Monday, May 13, 2013

It's not over yet

Hopefully by now you have heard the news about Kermit Gosnell. He has been found guilty of first degree murder of three newborn infants, and third degree manslaughter in the death of a mother, and guilty on racketeering charges and over 200 counts of violating Pennsylvania abortion laws.

I know many of you have, like me, been hoping that Gosnell would not be acquitted, so that there would be some justice for the murders of those babies. Allegedly there are over 100 more babies who got the same treatment, but he hasn't been charged in those deaths.

So we can all relax now, right? Not quite. The three first degree murders could get him the death penalty. As the trial enters the sentencing phase, I'm praying, and ask you to pray too, that Gosnell's life is spared. As the Catechism of the Catholic Church says:
2267 Assuming that the guilty party's identity and responsibility have been fully determined, the traditional teaching of the Church does not exclude recourse to the death penalty, if this is the only possible way of effectively defending human lives against the unjust aggressor.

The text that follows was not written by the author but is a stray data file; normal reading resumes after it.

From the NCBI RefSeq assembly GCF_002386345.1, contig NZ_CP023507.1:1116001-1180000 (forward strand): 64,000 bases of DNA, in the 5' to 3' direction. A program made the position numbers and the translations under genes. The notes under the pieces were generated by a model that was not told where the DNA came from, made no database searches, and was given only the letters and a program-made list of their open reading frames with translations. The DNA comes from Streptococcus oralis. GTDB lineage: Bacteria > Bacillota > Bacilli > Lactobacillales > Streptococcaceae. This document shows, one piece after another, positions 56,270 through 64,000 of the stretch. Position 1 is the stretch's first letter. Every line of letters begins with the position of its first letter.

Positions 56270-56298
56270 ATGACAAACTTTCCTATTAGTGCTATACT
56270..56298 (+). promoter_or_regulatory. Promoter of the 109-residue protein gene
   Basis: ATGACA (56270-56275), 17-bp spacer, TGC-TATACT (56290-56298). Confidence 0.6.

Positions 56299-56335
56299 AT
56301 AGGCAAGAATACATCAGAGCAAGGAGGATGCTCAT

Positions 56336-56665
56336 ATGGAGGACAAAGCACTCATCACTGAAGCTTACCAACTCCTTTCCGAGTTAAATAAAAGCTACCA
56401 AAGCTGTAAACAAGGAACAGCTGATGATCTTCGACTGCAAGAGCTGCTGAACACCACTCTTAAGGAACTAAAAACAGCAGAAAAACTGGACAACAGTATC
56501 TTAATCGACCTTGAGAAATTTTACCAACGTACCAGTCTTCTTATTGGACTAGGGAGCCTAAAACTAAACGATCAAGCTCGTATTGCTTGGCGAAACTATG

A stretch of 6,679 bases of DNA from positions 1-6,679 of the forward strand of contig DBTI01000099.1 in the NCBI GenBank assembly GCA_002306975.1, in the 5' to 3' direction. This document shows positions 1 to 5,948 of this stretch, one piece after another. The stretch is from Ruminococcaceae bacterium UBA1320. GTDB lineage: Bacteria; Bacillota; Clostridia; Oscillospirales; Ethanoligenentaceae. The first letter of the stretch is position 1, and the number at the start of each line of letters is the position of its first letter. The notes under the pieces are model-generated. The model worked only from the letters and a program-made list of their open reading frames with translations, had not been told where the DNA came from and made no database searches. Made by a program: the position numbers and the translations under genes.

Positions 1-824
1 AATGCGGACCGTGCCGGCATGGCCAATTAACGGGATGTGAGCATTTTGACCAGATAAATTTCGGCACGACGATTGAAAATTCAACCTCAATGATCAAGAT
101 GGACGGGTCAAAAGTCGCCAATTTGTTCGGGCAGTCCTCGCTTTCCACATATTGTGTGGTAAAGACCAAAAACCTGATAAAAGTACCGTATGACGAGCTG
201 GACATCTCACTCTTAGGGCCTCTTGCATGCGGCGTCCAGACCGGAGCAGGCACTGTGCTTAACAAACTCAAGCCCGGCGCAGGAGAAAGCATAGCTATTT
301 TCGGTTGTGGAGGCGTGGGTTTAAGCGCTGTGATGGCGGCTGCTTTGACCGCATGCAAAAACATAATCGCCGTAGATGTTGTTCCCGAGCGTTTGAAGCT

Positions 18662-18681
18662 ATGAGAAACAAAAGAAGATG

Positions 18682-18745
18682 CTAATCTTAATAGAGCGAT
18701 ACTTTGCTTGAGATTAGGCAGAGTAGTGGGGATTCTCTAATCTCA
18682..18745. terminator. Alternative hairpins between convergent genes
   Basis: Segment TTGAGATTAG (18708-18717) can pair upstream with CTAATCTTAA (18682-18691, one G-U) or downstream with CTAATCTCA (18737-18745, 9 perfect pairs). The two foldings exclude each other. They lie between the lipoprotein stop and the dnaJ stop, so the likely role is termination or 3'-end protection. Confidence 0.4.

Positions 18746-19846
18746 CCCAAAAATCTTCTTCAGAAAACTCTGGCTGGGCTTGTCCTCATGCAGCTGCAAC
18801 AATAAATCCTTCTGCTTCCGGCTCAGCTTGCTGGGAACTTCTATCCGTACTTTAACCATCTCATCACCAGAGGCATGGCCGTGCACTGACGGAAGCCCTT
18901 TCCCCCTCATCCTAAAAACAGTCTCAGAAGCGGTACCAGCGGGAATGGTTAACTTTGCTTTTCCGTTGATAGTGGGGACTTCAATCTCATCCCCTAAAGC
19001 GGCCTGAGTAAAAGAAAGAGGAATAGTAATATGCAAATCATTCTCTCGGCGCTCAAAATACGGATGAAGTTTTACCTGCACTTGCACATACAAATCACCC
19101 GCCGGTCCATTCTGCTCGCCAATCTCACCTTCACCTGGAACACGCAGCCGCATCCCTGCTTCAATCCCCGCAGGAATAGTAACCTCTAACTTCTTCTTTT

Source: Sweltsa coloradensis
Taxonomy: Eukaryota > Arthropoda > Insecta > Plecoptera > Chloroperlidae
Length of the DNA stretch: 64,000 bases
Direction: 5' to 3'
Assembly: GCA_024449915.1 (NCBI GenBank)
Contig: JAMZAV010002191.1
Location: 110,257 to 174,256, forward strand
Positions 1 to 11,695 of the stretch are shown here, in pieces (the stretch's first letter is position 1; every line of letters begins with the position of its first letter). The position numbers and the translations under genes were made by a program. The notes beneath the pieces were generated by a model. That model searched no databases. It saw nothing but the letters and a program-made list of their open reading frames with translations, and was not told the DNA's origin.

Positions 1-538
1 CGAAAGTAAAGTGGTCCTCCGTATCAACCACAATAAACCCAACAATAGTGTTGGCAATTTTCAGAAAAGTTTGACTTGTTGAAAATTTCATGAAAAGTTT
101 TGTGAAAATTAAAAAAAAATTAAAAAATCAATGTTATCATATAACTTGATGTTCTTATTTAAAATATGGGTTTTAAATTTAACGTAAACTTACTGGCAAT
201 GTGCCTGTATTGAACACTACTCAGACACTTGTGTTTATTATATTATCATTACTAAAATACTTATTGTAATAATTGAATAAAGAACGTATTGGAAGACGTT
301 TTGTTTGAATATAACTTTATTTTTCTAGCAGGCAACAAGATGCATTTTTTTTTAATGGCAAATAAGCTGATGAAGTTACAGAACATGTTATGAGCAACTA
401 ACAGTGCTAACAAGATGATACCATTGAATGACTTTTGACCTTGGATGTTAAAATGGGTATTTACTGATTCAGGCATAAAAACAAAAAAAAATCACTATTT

If, however, non-lethal means are sufficient to defend and protect people's safety from the aggressor, authority will limit itself to such means, as these are more in keeping with the concrete conditions of the common good and more in conformity to the dignity of the human person.

Today, in fact, as a consequence of the possibilities which the state has for effectively preventing crime, by rendering one who has committed an offense incapable of doing harm - without definitely taking away from him the possibility of redeeming himself - the cases in which the execution of the offender is an absolute necessity "are very rare, if not practically nonexistent."
In other words, the death penalty isn't supposed to be a "revenge" of society for crimes, but a means to protect society when a criminal could be a danger. I don't think there's any danger of Gosnell practicing "medicine" (abortion is not medicine, but that's what it's called) ever again, and a life sentence (or three consecutive ones) would be a clear deterrent to others. Furthermore, a long prison sentence is conducive to repentance.

And so if I may paraphrase two common prayers:

Jesus, I beg you to spare the life of Kermit Gosnell, who is in danger of execution. Lead him to heaven, who is in need of your mercy. Amen.


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